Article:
The operator of a care home in Clayton Brook has warned that flaws in the system of Covid testing within the sector need to be put right if a second wave of coronavirus is on its way.

Graham Parr, who owns Brookside Care Home on Preston Road, says he is still waiting for swabs of staff and residents taken over the weekend to be collected and sent for analysis – in spite of the fact that he was told a courier would pick them up on Sunday afternoon.

Speaking late on Monday, 24 hours after the collection was due, Mr Parr said he and his wife Maggie – with whom he has run the 25-person home for nearly a decade – had been left with “our hearts in our mouths”.

“We are now apparently getting an emergency collection today – but who knows whether that will turn up.

“You sometimes have difficulty getting the swabs in the first place – the system gives a message saying you can’t order any more yet.  And now there is a problem at the other end of the process, too.

“We don’t know how long these swabs are valid before they would have to be taken again – and that’s a pretty onerous task which falls to me, my wife and the care home manager.

“When the boxes come, they all have to be labelled up and registered and then collection arranged  – and that’s before we even get to doing the tests themselves.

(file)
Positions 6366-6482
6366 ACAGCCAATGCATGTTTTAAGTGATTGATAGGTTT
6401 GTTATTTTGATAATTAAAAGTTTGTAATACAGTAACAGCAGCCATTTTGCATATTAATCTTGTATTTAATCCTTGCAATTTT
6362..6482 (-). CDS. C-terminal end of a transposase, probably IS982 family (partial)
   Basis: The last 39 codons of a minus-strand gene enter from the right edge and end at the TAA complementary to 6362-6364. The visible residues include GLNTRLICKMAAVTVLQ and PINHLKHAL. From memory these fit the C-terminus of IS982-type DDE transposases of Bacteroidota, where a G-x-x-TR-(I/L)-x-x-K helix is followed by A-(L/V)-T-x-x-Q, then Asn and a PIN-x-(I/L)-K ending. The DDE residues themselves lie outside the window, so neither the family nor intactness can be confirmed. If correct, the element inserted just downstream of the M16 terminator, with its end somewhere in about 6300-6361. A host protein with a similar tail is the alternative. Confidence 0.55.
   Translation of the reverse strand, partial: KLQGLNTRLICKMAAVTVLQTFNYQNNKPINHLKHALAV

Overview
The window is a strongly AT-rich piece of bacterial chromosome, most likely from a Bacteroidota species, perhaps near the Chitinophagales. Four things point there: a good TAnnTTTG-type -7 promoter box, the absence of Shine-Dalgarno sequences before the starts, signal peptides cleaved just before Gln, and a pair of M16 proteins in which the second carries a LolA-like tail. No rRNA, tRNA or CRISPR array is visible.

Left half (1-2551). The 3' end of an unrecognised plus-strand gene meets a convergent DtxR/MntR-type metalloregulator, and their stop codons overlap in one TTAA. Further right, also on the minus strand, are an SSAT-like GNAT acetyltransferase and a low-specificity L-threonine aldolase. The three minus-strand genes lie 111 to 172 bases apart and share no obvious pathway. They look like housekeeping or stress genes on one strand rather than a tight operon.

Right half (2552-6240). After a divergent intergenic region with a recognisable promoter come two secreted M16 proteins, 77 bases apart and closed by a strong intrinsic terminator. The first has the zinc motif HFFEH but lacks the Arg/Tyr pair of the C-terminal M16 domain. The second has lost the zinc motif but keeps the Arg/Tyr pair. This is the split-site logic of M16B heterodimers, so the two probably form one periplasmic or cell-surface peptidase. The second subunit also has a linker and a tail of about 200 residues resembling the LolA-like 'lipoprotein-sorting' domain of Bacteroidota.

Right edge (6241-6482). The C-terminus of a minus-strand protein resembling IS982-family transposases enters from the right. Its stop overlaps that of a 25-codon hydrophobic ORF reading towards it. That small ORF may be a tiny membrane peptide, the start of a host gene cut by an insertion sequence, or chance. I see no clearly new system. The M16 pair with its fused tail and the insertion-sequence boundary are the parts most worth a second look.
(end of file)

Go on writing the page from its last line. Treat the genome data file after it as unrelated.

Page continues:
“It’s not really good enough to have delays, especially when the results are so important. Testing is certainly the most problematic issue we face as a care home operator,” explained Mr Parr, who added that independent operators like him were “at the coalface” of the coronavirus pandemic.

Government policy is for care homes to test all of their staff on a weekly basis and their residents monthly in an attempt to keep them Covid-free.

A spokesperson for the department of health and social care said in response to the issues raised by Mr. Parr:  “Every day we make sure care homes across the country receive 100,000 test kits with the vast majority reporting no problems.

“Alongside this we are providing every care home with free PPE until the end of March, ring-fencing £1.1billion to prevent infections and making a further £3.7bn available to councils to address pressures caused by the pandemic – including in adult social care.

“There continues to be a significant demand for tests, including from those without symptoms, so we are expanding capacity rapidly as well as bringing in new technology to process tests faster and will continue to work around the clock to process results as soon as possible.”

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